I must admit that ice cream is one of my weaknesses and she will certainly get my support. You can imagine the problems of importing the Ben & Jerry, Hagen Daz products in relatively small quantities into a tropical island where temperatures can be in the high nineties. You need refrigerated trucks, refrigerated ships and the ability to protect these fragile products while transferring from on to another.

Dominique has wisely decided to limit the number of outlets selling her product while she irons out the kinks in her production. So to sample her delicious blends you need to visit Prime Meats, Smitties, or Naturally Fresh.  By the start of the next season in November she anticipates increasing her retail chain.

Scoops is currently available in seven flavors,  Chocolate, Vanilla, Coconut, Rum Raison, Guava, Cheesecake and Caramel. My favorite is the cheesecake.

If you want to contact this young business lady, she is at scoops242@outlook.com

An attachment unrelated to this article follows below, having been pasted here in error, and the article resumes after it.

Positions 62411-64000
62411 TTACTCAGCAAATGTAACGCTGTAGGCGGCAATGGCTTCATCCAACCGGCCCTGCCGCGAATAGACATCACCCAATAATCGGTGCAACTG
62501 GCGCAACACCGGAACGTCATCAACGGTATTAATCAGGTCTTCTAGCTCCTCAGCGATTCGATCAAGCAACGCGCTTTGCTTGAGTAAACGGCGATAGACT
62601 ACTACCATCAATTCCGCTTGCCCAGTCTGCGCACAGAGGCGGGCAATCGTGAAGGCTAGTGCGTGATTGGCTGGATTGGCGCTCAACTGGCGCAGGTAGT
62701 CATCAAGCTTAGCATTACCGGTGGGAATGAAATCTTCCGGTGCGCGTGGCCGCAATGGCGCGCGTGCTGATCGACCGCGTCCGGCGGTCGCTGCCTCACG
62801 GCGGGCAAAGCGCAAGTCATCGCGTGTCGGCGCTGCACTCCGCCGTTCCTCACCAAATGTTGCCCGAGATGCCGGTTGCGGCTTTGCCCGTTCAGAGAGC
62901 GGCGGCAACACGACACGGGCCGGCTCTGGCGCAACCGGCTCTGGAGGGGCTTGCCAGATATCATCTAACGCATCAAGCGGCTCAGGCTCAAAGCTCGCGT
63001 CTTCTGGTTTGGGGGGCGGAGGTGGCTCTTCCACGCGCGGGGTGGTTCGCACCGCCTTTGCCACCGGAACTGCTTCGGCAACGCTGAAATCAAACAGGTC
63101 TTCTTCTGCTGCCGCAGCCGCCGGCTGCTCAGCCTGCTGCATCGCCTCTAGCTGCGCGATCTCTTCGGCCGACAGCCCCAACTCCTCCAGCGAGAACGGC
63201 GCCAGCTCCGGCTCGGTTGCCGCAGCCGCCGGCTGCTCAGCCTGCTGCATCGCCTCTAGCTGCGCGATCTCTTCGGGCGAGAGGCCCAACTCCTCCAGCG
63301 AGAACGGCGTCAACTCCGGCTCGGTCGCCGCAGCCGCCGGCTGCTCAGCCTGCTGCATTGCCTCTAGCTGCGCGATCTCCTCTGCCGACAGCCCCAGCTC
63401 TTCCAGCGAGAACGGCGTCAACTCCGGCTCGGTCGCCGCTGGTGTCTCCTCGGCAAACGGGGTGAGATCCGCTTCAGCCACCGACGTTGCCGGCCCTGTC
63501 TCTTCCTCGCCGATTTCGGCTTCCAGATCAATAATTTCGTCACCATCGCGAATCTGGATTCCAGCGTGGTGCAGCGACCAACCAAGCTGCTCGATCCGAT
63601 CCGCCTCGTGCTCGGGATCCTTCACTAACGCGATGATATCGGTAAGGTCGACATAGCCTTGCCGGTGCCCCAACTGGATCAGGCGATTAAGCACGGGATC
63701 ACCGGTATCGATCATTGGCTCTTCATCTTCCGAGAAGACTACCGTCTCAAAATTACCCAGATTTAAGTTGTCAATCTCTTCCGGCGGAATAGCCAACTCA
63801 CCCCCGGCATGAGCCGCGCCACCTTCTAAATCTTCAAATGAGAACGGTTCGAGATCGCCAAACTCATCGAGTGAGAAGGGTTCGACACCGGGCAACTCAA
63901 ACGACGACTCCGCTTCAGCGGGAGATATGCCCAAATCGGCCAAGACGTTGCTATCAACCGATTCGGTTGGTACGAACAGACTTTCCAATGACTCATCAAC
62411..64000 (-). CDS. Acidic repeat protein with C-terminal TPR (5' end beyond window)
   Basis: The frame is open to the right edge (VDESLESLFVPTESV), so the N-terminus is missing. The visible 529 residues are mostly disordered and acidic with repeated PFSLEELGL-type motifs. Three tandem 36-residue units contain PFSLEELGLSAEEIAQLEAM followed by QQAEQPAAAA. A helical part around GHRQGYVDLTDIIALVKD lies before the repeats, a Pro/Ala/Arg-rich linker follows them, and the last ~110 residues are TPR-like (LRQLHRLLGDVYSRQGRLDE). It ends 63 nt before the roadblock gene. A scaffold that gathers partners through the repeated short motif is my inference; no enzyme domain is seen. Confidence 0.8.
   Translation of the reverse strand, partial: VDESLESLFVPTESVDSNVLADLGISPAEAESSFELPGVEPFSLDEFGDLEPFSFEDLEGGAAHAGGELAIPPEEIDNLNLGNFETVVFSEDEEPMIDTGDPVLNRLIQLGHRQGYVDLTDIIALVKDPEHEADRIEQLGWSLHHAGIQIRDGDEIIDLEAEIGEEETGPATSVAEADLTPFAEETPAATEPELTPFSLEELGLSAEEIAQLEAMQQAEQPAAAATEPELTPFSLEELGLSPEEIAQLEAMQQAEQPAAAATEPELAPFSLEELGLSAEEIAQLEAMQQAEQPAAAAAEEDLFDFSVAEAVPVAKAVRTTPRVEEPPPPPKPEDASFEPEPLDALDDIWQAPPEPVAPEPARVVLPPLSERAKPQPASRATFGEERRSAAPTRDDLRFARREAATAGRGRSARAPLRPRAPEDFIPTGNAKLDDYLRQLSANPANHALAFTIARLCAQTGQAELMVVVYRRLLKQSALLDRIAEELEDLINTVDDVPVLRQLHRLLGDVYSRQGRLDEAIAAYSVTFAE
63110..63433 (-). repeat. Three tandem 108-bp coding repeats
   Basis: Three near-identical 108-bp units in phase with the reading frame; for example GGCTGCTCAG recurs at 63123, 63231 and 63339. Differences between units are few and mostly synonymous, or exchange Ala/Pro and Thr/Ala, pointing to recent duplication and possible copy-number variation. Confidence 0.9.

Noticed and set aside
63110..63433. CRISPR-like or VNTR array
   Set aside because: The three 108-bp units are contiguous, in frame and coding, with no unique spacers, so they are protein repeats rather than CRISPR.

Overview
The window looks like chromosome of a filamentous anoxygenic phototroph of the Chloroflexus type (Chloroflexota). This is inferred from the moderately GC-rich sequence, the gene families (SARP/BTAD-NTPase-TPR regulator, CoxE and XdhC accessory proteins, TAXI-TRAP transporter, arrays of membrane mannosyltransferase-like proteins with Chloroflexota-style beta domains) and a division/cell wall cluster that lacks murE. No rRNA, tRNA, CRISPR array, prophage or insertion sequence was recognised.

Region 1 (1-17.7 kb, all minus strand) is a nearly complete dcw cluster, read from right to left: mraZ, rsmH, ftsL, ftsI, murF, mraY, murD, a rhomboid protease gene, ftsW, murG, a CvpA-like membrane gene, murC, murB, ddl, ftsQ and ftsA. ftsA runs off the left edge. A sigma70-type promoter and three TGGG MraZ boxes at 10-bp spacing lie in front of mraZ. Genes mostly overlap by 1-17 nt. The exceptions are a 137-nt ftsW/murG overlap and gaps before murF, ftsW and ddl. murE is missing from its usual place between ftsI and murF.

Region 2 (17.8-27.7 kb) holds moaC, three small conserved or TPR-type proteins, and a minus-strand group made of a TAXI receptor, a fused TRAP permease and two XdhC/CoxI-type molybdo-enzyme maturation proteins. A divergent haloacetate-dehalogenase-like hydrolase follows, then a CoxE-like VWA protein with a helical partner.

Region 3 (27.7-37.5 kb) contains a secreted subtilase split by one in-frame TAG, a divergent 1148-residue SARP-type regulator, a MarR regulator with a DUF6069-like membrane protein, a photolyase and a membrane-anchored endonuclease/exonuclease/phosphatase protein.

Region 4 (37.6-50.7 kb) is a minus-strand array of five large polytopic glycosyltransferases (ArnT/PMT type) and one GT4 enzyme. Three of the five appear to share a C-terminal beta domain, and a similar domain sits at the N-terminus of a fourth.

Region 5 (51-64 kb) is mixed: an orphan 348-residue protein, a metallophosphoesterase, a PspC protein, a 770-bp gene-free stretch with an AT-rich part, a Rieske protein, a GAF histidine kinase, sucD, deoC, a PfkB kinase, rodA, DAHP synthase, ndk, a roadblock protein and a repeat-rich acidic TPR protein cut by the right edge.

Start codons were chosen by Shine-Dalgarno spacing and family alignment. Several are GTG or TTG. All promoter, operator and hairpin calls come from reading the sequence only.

Dominique, we wish you well in your new venture.

Scoops ice creams
Scoops ice creams

The Salt Flats in Exuma

The Salt Beacon in Little Exuma

The salt flats in Exuma are located near Williamstown on Little Exuma.

For thousands of years salt was an essential component of civilization. Only those who had access to salt were able to sail long distances and have useable preserved meat and fish. In fact in Roman times the Centurions were paid in salt.

In the middle ages when empires were being built, and explorers were financed to find new lands, one of the commodities that  the ships were looking for was an easy access to salt.